This paper presents our approach and interim results of the “Mining Goodreads” project, aimed at developing a computational approach to measure feelings of absorption in user-generated book reviews in English. Story world absorption is an experiential state driven by the reader's mental construction of a fictional world. Kuijpers (2014) proposed a theorization of story world absorption, distinguishing its four main dimensions: Attention (focused attention on the text, reducing awareness of the self and the passing of time), Transportation (the feeling of being transported to the story world), Emotional Engagement, and Mental Imagery. Kuijpers et al. (2014) developed and validated a corresponding questionnaire composed of 18 statements (Story World Absorption Scale, SWAS), which was already used in a series of studies on reader response (e.g., Hartung et al., 2017; Balint, Kuijpers & Doicaru, 2017; Kuzmicova et al., 2017).Rebora et al. (2018) showed its application in DH research: manual analysis of 180 reviews published on Goodreads, one of the most popular “social reading” platforms (Cordón-García et al., 2013), indicated the utility of the SWAS in mining online book reviews for mentions of absorbing reading experiences. Multiple sentences of the Goodreads reviews show semantic and conceptual similarities with the 18 SWAS statements. Our experiments with software for text reuse detection and textual entailment recognition indicated the need for improved quality and quantity of manual annotations to be used as training data.Therefore, in our current project, funded by the Swiss National Science Foundation in the “Digital Lives” program (grant nr. 10DL15_183194), we pursue two aims based on labeled data obtained from five trained annotators: (1) data-driven validation of SWAS through confrontation with idiosyncratic, unstructured texts in which people describe their reading experiences; (2) development of an annotated corpus for training machine learning classifiers to detect different levels of absorption in millions of reviews hosted on social reading platforms.So far, eight annotation rounds were completed on a total of 890 reviews, using the Brat (Stenetorp et al., 2012) and INCEpTION (Klie et al., 2018) annotation tools on fully flexible spans of text tokens. In the first round, we used six labels: SWAS_specific, for sentences that show direct similarity with the SWAS statements; SWAS_related, for sentences not included in the SWAS, but listed in a wider taxonomy of reading absorption (Bálint et al., 2016); mention_SWAS, for mentions of the SWAS concepts without reference to the actual reading experience of the user who wrote the review (i.e., “usually when I read a book, I like to be able to fully imagine what the world of the story looks like”); and candidate for unclassifiable, potentially relevant absorption phenomena. The first two labels also had a Present/Absent flag, for signaling sentences that explicitly confirm or negate absorption concepts. In the following rounds, these labels were extended to up to 145 tags, allowing to mark up more fine grained phenomena, like the four dimensions of story world absorption (Attention, Transportation, Emotional Engagement, Mental Imagery).Inter-annotator agreement varies substantially depending on the labels. Figure 1 shows the evolution of Krippendorff’s Alpha for the main tags in the eight rounds. As evident, there is a slight but steady improvement throughout the annotation process, that can be verified via the evolution of the “mean” and “all” scores: “mean” indicates the mean of the alpha scores for all of the tags (as it was not possible to calculate a single alpha score, because different tags could be assigned to the same sentences); “all” indicates the alpha score for a unique tag, obtained by checking if the sentence was annotated or not, independently from the assigned tag. In both cases, values move from fair (~0.2/0.4) to substantial agreement (~0.6/0.7). Among the high-level tags, SWAS_related_PRESENT reaches the highest values, while mention_SWAS_PRESENT scores the lowest, confirming the difficulty in recognizing absorption when no experiences of the I are mentioned.Figure 1. Inter-annotator agreement for the eight rounds of annotation. Alpha scores were calculated on a sentence basis (sentences split using spaCy) Curation is currently in progress. However, first results confirm the already-observed trends. Mean agreement with the curator (mean Cohen’s Kappa for the “all” tag) was 0.55 for the first round, while it reached 0.68 for the fourth.The annotated segments offer the possibility to explore the different linguistic choices of reviewers. Figure 2 shows already some clear distinctions: verbs like “wait” and “want” and general references to the reading experience dominate the SWAS_related area. On the other hand, terms like “felt”, “characters”, and “story” indicate the stronger focus of the SWAS on personal involvement in the story world. These outcomes provide valuable information for validation and future development of the SWAS. To confirm these findings, we used log-likelihood tests and compared the annotated texts with 100,000 randomly-selected reviews. Figure 3 confirms the dominance of emotional states in the SWAS_specific area, while SWAS_related terms like “wait”, “next”, “edge” and “seat” signal the frequent repetition of expressions of anticipation such as: “I cannot wait to read the next book in the series” and “I was on the edge of my seat”. Figure 2. Comparative word cloud based on the most frequently annotated words (SWAS_specific_PRESENT vs. SWAS_related_PRESENT annotations). Figure 3. Overrepresented words in the annotated passages (SWAS_specific_PRESENT and SWAS_related_PRESENT annotations). Log likelihood calculated with the Quanteda R package. Focusing on the four SWAS dimensions, distinctions become even more fine grained. Figures 4 and 5 demonstrate for example how the phenomenon of Attention stimulates the widest reflections on the reading experience (e.g., on how “hooking” and “captivating” it can be). Transportation and Emotional Engagement partly share the keyword “felt”: however, in the first case it means a more cognitively-aware “experiencing” of the fictional world, while in the second it relates to the deepest personal feelings (with a slight dominance of the negative over the positive). Mental Imagery shows at the same time the widest selection of words (cf. Figure 4) and its lowest distinctiveness (cf. Figure 5), confirming the lower presence and definition of the phenomenon in the Goodreads reviews. Figure 4. Comparative word cloud of most frequently annotated words (four SWAS dimensions). Figure 5. Overrepresented words in the annotated passages (four SWAS dimensions). Log likelihood calculated with the Quanteda R package. With the aim of extending the analysis on a much wider corpus, we used several state of the art machine learning approaches to train a binary classifier on the annotated reviews, cf. (Lendvai et al. 2020). When the current full dataset became available for training, a fine-tuned version of BERT (Devlin et al. 2018) reached 0.63 F-score on the target class, i.e., detecting absorption statements, and a linear regression model stacked on BERT predictions reached a mean average error of 0.08, cf. (Lendvai, Reichel, et al. 2020). These results strongly suggest that we can automate the annotation task in the future. With reference to the conference theme, our research shows: (1) the utility of human agreement studies before the building of tools for DH; (2) the urge that computational literary studies move their attention towards the open and polyvocal treasure trove of information provided by social reading platforms (cf. Rebora et al., 2019).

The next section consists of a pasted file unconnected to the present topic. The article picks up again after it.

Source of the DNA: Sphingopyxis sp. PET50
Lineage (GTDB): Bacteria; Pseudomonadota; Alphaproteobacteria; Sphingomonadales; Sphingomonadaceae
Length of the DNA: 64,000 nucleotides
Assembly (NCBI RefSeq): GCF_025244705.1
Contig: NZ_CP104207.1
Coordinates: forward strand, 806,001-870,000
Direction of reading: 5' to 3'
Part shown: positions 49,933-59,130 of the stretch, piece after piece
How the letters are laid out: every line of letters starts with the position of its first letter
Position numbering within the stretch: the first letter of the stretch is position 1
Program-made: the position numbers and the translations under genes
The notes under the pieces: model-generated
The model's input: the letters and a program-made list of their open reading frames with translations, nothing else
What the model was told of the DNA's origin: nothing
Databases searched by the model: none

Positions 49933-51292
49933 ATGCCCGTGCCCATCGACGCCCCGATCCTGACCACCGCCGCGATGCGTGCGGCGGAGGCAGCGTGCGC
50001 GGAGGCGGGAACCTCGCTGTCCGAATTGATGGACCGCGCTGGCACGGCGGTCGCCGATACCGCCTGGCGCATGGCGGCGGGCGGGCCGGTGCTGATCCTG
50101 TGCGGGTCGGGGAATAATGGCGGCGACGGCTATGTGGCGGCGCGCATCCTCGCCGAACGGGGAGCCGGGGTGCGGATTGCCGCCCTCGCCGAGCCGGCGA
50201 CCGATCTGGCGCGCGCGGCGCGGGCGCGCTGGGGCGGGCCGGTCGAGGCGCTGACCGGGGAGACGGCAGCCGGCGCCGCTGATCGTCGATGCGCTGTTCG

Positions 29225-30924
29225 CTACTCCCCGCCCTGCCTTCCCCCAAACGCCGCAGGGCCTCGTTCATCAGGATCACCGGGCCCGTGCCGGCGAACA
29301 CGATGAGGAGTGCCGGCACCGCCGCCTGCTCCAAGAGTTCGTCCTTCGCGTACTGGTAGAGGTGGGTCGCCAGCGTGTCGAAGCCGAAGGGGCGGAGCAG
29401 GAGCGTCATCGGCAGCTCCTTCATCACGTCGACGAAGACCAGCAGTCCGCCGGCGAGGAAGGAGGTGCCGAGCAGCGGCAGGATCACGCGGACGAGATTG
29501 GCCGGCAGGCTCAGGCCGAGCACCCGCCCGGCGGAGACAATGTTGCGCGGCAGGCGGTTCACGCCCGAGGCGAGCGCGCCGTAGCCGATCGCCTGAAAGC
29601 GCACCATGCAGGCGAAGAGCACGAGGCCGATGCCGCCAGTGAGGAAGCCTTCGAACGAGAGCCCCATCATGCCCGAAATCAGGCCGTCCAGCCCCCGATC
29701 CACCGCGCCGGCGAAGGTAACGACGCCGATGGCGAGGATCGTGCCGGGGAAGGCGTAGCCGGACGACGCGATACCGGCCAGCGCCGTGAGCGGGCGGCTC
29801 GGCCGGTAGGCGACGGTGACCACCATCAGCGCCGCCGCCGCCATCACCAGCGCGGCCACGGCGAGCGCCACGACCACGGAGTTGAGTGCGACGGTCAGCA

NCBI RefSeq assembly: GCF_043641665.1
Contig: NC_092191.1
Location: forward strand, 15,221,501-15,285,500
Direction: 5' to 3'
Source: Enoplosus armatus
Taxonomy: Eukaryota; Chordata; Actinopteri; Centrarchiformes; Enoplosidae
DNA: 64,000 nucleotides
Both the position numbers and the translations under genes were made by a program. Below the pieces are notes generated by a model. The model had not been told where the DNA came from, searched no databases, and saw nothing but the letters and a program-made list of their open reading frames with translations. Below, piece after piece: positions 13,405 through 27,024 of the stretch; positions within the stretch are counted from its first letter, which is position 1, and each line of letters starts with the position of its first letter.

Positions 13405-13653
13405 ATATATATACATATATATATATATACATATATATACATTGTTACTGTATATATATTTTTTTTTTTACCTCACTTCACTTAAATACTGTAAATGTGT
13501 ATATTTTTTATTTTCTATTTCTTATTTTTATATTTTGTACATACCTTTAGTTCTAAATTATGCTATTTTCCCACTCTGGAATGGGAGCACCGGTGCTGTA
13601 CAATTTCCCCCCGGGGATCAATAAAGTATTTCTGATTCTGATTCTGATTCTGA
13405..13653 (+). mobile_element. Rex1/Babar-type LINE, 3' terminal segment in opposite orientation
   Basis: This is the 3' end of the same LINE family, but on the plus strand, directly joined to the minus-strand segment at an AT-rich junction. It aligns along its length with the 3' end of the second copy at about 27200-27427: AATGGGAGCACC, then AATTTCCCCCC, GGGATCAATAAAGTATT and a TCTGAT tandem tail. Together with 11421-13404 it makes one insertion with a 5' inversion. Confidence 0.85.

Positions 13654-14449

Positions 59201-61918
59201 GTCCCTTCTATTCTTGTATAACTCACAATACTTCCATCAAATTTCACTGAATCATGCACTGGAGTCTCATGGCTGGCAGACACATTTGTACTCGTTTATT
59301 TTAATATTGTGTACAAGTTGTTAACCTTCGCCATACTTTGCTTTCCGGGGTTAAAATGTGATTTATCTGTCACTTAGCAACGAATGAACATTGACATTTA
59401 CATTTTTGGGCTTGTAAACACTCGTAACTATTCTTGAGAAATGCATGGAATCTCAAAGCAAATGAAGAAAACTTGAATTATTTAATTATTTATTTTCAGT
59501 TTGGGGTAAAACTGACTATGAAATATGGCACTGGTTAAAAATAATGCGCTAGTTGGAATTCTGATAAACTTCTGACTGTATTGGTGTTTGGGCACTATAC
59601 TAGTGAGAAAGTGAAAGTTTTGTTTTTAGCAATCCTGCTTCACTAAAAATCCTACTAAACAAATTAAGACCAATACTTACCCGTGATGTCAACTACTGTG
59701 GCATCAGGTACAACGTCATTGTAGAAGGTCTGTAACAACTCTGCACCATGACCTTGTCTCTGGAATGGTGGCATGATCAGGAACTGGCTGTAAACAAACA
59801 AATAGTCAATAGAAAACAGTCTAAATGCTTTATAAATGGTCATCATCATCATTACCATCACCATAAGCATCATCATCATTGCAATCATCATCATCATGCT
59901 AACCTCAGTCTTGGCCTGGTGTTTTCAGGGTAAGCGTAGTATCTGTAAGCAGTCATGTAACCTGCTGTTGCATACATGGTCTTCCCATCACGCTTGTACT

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July 20, 2020 - July 25, 2020
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Series: ADHO (15)